Pollution notice to Hero Cycles at Ludhiana
A team of the Punjab Pollution Control Board (PPCB) raided the premises of Hero Cycles on GT Road around 10.30pm on Tuesday, and saw the system wherein pipes were installed allowing untreated water into the sewerage.punjab Updated: Dec 03, 2014 23:07 IST
Industry giant Hero Cycles Limited has been found allegedly violating environmental norms by disposing of around 11 lakh litres of effluent-ridden water every day into the sewage system that eventually meets the Buddha Nullah, resulting in severe pollution in the stream and beyond.
A team of the Punjab Pollution Control Board (PPCB) raided the premises of Hero Cycles on GT Road around 10.30pm on Tuesday, and saw the system wherein pipes were installed allowing untreated water into the sewerage.
Raids were also conducted on the premises of Avon Ispat and Ralson India Limited, though no violations were later reported at those units.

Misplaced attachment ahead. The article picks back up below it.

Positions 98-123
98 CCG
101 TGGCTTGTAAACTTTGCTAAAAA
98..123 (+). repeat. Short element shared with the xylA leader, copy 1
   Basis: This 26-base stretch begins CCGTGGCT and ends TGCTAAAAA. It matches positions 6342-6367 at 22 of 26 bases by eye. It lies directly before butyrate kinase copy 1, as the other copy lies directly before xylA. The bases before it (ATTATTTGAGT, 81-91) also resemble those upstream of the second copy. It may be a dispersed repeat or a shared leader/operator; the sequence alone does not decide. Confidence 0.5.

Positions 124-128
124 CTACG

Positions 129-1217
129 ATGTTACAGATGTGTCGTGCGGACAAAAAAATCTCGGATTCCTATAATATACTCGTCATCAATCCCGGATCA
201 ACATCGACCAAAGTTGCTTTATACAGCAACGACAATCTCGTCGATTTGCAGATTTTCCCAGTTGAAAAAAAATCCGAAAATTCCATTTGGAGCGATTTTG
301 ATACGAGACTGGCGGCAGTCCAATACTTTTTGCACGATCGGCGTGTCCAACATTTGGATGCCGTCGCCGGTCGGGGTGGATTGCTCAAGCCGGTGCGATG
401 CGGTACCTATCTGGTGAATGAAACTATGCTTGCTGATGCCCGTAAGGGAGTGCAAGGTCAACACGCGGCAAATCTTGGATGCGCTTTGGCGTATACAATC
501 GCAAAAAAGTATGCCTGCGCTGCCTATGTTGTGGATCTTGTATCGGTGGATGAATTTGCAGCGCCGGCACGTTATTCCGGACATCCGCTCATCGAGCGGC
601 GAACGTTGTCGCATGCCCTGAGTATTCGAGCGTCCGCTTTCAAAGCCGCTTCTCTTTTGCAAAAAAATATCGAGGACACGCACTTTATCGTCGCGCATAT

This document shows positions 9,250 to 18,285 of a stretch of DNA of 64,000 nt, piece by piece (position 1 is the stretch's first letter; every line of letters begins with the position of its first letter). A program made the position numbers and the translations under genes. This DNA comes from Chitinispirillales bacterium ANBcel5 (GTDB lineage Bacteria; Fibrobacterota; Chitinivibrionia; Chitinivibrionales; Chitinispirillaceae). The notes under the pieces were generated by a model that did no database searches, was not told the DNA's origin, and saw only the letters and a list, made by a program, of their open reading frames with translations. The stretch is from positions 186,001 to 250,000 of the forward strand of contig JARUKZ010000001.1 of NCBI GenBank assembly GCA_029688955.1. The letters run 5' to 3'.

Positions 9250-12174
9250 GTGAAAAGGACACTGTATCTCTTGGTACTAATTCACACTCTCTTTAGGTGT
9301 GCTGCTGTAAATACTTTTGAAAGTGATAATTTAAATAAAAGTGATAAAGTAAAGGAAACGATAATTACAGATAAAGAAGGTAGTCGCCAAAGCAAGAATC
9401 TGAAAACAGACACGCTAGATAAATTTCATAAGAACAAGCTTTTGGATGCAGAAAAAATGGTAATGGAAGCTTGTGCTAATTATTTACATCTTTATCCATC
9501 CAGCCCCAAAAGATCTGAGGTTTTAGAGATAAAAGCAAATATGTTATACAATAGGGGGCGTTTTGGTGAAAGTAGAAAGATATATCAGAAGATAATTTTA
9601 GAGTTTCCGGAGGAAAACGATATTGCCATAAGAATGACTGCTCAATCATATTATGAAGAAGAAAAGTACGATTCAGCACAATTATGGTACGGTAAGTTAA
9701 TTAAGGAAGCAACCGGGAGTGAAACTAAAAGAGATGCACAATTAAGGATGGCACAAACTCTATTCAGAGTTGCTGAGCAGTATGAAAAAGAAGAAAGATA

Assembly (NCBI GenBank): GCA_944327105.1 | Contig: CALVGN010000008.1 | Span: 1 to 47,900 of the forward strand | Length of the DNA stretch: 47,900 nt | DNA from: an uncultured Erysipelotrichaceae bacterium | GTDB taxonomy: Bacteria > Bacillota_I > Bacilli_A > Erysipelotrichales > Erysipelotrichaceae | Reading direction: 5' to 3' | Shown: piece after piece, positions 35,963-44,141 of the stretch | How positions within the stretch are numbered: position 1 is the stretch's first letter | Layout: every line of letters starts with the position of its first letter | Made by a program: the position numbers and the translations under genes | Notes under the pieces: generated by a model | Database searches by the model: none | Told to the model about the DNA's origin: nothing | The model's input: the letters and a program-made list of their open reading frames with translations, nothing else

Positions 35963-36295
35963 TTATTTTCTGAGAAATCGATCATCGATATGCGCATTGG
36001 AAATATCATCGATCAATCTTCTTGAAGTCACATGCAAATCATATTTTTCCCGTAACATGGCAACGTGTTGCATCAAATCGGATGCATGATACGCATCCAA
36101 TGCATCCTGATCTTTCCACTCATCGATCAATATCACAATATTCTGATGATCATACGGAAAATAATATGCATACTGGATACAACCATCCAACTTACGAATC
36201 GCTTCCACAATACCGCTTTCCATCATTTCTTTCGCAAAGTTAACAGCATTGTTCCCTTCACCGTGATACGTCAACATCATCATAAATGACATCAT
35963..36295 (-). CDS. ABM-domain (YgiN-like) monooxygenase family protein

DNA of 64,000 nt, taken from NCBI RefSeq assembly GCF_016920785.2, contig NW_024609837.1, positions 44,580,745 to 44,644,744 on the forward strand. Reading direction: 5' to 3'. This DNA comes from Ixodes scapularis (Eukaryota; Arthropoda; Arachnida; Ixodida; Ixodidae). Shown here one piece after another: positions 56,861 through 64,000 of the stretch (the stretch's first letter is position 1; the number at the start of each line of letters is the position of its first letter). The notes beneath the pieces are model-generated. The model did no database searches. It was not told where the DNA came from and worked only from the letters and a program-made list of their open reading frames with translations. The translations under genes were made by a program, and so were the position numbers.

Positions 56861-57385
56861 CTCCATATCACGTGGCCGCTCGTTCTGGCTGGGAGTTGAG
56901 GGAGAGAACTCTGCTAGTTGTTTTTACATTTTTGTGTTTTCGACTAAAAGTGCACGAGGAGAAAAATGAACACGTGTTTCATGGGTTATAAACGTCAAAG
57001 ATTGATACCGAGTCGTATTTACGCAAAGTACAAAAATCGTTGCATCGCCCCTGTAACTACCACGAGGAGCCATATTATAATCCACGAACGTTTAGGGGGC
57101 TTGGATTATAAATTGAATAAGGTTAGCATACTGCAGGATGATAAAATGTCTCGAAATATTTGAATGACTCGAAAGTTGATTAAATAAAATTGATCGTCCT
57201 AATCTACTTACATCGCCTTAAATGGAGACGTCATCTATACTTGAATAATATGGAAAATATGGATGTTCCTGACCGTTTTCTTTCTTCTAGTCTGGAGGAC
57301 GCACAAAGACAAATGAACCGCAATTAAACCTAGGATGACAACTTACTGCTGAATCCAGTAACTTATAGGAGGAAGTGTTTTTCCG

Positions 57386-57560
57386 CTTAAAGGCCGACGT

A notice was issued to the Hero unit under section 33A of the Water (Prevention and Control of Pollution) Act, 1974. This is the first time that such a notice has been issued to Hero Cycles, and the company has 15 days to reply.
PPCB executive engineer AK Sharma, who led the team that also comprised two sub-divisional officers, said he was “astonished” to see the system.
“As per estimates, the volume of untreated water could go up to 11 lakh litres daily,” he said, “And this is the case at only one unit of Ludhiana. Imagine the volume of effluents being released without being treated from other units.”
When contacted, SK Rai, director of Hero Cycles, said the PPCB had given the unit directions for improvements in its effluent disposal system a few days ago; but he expressed his ignorance over the notice.
“Inspections are a routine affair, but I am not aware of any such raid,” he told HT. Sources said Hero Cycles was already holding a study through consultants on effluent release.
The Buddha Nullah, which receives the effluents, further meets the river Sutlej. The river’s water is collected in the Harike lake for irrigation of fields in southern Punjab and Rajasthan.
In fact, Rajasthan has repeatedly complained to the Punjab government about the deteriorating quality of water at the lake.